Kelly Clark 
Mount Snow, Vermont
X Games medal? Got it. Olympic gold? Ditto. U.S. Open? Uh-huh. There’s more, but you get the idea: In the male-dominated world of halfpipe snowboarding, Kelly Clark was this year’s alpha girl. No woman flies higher out of the pipe than Clark, and now that the huckstress has polished her acrobatics, she could be untouchable. Not that she’d admit to dominating. “There are so many good riders out there, it’s just a matter of whether you crack under pressure,” she says. With the Olympics wrapped up, Clark plans to extend her range beyond the halfpipe, entering more quarterpipe contests (she won the U.S. Open QP in March) and slopestyle events. She also hopes to snag afeature showcase in an action video—the true stamp of approval from snowboarding’s authenticians. That doesn’t mean she’s about to eschew her pipe-competition roots, and this season she’ll face down worthy rivals: Burton teammates Nicola Thost, the German who won gold in Nagano, and Anne Molin Kongsgaard, the Norwegian who’s the only woman to pull off a 900 in the pipe, are back from injury. The three push one another in competition, yet remain friends, which is a good thing, since they’ll be spending a lot of time sharing the winners’ podium this season. —E.H.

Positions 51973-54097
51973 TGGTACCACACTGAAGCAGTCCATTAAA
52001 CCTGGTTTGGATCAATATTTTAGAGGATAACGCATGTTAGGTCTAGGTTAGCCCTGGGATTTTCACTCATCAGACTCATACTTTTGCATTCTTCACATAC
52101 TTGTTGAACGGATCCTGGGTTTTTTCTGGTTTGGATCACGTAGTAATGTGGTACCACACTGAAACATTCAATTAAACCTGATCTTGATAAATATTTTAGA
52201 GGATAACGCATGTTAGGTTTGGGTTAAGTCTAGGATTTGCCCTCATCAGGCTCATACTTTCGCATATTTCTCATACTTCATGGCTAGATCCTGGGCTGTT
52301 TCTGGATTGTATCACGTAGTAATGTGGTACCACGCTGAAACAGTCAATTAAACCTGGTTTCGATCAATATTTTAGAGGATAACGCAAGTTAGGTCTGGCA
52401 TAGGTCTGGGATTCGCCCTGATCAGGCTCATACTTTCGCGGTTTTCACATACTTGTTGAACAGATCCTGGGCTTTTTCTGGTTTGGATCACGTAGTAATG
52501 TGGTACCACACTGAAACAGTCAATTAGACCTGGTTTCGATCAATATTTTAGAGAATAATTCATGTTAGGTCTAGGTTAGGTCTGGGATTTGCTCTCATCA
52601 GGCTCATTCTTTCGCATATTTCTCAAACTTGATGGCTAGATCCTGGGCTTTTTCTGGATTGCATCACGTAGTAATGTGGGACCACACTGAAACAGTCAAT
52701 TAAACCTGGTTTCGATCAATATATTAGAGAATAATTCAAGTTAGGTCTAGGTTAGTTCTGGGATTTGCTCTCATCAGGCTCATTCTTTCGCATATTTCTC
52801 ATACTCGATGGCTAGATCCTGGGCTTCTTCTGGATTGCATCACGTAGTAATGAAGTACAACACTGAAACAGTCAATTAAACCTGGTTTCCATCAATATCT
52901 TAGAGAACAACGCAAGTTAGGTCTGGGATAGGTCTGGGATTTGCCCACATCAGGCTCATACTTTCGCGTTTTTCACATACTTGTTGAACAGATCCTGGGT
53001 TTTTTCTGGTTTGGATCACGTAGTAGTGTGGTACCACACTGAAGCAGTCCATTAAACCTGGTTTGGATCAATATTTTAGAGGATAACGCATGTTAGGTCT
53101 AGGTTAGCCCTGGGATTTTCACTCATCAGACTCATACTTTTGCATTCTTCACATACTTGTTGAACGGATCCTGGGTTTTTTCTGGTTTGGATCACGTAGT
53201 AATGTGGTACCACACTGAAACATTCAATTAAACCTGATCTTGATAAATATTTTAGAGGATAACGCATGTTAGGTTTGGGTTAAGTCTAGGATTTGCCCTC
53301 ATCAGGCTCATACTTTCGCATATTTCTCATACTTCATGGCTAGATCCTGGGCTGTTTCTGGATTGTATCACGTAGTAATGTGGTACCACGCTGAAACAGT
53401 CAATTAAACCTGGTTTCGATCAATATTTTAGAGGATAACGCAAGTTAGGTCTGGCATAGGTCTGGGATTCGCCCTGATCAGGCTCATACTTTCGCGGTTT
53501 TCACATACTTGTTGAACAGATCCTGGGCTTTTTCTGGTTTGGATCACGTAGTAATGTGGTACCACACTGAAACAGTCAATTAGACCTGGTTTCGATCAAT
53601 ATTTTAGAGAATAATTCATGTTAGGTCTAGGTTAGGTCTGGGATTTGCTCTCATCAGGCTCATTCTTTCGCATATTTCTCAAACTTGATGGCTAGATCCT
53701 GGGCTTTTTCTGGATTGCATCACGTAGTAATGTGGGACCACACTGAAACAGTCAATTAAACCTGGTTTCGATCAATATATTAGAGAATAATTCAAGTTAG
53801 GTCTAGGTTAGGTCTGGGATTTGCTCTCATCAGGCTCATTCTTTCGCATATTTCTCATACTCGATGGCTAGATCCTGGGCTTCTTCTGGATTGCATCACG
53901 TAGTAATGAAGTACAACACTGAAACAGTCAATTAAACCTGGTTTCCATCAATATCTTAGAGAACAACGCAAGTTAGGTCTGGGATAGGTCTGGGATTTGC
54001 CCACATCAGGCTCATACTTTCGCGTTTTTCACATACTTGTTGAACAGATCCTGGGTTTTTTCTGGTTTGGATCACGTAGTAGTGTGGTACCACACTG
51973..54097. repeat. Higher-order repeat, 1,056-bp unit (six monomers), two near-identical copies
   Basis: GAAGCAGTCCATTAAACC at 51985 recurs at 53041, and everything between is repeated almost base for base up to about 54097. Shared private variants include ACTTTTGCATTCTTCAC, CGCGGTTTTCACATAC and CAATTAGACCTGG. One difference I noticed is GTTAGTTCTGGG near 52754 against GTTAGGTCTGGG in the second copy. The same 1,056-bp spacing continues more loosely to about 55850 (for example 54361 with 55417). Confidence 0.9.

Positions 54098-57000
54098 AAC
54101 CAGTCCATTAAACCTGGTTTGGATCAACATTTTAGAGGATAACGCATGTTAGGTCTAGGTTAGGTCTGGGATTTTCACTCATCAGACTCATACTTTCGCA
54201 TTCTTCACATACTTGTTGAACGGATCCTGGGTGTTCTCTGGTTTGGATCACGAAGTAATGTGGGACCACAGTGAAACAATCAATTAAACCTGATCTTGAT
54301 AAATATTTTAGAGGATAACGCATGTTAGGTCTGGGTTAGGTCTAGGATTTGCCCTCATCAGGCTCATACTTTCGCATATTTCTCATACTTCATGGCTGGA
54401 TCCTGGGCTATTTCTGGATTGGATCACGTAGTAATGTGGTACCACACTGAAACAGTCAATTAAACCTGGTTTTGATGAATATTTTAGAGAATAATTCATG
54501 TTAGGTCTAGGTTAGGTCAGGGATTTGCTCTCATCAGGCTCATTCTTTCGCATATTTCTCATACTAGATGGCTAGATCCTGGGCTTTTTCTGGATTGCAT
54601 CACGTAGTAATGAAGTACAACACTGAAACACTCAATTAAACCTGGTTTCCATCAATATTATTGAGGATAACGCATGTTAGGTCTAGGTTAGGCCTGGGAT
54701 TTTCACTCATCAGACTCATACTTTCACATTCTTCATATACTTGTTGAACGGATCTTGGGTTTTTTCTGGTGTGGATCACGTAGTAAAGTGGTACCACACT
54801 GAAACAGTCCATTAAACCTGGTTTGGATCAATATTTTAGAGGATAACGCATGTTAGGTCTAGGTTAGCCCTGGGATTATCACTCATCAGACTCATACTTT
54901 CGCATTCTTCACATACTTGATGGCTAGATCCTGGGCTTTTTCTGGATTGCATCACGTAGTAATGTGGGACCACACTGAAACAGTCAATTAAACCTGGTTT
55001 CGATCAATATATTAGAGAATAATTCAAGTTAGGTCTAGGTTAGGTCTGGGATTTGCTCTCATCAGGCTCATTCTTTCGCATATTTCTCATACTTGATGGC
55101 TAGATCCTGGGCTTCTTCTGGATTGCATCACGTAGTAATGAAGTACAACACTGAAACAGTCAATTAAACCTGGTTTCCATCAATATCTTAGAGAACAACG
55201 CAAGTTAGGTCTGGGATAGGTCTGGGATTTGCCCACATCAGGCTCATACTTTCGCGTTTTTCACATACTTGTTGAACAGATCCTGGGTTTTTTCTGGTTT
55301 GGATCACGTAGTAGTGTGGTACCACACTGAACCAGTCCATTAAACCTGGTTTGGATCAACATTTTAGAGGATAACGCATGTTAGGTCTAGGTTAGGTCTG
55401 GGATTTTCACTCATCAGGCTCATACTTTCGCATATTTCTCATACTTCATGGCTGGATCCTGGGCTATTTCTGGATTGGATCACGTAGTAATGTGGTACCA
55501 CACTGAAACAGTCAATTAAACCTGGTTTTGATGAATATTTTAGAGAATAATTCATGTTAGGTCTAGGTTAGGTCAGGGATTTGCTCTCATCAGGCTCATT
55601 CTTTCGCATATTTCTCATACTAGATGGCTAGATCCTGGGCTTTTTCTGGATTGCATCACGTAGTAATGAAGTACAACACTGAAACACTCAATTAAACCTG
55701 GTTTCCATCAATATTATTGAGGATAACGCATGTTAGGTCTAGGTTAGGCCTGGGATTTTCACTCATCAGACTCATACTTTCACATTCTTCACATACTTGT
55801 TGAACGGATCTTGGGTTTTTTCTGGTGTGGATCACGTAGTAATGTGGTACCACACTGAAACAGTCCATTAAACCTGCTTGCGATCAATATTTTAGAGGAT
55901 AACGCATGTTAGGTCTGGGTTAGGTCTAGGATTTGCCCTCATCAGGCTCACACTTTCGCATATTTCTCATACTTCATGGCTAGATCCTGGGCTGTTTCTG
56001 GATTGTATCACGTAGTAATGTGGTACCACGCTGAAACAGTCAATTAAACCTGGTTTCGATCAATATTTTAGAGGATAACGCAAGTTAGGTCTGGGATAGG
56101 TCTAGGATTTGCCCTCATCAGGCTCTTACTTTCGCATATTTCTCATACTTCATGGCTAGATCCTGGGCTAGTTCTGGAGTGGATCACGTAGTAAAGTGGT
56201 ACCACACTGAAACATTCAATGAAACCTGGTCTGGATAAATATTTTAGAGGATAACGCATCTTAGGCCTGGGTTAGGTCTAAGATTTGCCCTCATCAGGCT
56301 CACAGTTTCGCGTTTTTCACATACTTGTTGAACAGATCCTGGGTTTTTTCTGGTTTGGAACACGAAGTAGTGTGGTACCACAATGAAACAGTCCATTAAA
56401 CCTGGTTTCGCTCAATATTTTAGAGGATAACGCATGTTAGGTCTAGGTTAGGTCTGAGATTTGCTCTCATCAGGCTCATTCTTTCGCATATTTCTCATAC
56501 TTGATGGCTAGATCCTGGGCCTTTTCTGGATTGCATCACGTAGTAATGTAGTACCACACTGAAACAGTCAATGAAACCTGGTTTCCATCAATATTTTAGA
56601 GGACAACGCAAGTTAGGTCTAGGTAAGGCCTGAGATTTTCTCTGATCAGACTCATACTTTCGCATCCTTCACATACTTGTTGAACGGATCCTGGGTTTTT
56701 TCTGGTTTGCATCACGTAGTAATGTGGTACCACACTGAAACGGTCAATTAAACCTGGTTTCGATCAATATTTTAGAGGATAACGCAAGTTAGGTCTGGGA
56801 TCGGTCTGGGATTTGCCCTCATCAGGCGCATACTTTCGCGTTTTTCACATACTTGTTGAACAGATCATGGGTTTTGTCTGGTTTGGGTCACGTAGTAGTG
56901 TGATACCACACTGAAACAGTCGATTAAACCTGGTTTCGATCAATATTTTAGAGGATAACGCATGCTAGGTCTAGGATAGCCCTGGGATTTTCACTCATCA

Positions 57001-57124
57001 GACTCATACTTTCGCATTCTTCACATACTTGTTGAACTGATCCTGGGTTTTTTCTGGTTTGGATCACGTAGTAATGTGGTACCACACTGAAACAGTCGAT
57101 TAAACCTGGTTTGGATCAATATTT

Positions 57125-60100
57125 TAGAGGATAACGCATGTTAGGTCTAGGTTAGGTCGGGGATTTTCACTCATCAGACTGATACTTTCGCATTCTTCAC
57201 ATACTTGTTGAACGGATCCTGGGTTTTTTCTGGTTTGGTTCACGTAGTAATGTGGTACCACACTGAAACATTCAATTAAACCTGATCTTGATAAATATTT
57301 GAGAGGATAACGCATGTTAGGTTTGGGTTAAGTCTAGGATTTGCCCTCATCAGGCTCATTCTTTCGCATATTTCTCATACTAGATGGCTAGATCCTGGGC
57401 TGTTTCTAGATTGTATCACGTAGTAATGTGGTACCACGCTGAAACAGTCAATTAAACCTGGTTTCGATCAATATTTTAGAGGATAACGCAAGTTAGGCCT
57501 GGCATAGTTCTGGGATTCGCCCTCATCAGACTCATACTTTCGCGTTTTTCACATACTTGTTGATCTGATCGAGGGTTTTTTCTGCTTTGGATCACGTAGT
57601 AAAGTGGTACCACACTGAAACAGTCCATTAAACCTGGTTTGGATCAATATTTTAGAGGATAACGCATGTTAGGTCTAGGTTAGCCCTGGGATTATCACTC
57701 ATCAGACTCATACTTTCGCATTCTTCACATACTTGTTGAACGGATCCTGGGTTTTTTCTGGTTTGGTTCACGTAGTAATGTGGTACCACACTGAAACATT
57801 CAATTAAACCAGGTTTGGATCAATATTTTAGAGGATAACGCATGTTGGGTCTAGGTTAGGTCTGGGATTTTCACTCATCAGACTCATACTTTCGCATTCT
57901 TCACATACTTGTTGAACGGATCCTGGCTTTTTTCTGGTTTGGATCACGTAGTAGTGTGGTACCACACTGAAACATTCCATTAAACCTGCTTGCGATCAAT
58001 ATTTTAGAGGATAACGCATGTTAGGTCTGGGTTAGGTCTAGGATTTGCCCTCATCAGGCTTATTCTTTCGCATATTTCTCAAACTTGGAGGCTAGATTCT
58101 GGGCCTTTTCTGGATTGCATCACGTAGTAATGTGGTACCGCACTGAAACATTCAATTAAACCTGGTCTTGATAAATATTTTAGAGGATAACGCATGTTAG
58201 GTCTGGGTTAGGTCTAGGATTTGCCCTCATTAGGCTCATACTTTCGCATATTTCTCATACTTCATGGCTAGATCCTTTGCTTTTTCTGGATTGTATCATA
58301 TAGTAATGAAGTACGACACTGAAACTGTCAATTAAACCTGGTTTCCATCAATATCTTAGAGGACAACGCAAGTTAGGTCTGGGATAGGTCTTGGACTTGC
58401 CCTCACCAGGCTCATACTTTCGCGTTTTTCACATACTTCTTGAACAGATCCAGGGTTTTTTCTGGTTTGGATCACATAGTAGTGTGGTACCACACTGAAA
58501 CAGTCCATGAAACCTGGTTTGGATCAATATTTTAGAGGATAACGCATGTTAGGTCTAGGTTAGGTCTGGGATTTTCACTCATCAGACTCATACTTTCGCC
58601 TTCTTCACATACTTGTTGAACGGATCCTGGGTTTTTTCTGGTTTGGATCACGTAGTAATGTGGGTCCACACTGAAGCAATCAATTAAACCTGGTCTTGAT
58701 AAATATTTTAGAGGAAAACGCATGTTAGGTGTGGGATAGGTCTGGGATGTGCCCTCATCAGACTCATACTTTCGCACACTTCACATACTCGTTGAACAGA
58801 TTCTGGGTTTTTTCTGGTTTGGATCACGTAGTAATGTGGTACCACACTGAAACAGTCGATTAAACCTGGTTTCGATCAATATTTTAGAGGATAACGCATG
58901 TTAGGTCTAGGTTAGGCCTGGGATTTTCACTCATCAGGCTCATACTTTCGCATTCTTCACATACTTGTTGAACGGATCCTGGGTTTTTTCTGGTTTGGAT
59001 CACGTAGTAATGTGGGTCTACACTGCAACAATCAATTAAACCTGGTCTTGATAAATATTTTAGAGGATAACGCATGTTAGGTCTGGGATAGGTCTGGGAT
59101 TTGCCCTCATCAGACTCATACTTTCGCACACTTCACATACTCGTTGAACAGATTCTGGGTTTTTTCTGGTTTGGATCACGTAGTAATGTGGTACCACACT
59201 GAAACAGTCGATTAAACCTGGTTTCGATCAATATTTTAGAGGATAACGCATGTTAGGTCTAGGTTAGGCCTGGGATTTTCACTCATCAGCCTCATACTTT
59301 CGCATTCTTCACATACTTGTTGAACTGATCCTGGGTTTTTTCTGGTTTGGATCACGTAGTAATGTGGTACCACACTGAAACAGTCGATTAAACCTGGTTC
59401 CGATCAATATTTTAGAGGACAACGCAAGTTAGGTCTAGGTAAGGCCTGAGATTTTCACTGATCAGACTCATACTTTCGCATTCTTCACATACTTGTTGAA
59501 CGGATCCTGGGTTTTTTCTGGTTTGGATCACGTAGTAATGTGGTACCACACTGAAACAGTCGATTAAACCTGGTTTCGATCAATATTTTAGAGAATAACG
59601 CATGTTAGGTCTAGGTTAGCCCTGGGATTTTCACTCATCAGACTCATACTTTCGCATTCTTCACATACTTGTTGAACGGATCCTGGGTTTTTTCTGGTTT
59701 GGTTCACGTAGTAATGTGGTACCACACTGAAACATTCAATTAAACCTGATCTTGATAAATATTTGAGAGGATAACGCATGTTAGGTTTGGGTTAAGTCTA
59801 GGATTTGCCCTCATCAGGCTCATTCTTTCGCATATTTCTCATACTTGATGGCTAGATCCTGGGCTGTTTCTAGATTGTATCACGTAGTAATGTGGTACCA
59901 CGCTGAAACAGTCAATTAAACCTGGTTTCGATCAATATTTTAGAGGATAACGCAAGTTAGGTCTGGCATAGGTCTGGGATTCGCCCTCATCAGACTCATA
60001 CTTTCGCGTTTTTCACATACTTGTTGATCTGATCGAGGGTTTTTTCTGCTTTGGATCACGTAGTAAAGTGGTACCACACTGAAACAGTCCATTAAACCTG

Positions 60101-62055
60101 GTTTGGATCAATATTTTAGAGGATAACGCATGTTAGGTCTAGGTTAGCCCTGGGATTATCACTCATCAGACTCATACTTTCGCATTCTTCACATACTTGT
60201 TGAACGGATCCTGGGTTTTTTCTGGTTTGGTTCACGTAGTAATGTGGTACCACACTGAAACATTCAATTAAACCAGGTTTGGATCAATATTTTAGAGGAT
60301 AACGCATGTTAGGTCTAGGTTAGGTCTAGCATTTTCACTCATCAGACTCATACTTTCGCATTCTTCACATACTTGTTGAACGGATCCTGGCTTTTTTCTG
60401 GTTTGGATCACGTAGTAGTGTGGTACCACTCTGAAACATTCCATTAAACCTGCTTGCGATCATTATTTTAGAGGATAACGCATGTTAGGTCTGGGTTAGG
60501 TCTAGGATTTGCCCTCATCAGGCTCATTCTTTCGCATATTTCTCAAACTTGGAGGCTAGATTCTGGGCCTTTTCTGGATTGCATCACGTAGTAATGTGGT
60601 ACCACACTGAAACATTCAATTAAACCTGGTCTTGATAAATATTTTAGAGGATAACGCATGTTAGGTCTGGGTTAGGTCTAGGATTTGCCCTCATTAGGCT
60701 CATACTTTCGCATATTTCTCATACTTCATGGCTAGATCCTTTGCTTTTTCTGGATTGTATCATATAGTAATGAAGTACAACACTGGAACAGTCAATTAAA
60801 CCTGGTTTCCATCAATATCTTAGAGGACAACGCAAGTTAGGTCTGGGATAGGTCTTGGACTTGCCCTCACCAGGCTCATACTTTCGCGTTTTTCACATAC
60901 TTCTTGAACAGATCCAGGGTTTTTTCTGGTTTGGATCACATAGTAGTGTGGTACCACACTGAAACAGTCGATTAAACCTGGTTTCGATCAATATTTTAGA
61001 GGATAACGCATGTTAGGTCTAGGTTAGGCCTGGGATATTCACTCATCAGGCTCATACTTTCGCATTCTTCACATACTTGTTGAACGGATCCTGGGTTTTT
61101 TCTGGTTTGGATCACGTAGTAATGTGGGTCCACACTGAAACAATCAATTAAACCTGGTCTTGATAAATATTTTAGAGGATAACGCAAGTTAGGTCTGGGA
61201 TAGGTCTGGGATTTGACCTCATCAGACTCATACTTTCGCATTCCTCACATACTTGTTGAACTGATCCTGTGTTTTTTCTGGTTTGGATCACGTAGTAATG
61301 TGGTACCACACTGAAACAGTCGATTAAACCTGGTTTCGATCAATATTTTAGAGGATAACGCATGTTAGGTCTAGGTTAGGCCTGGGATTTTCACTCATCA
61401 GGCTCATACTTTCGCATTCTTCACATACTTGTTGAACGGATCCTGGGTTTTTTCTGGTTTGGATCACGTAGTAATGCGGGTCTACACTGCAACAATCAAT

Andy Irons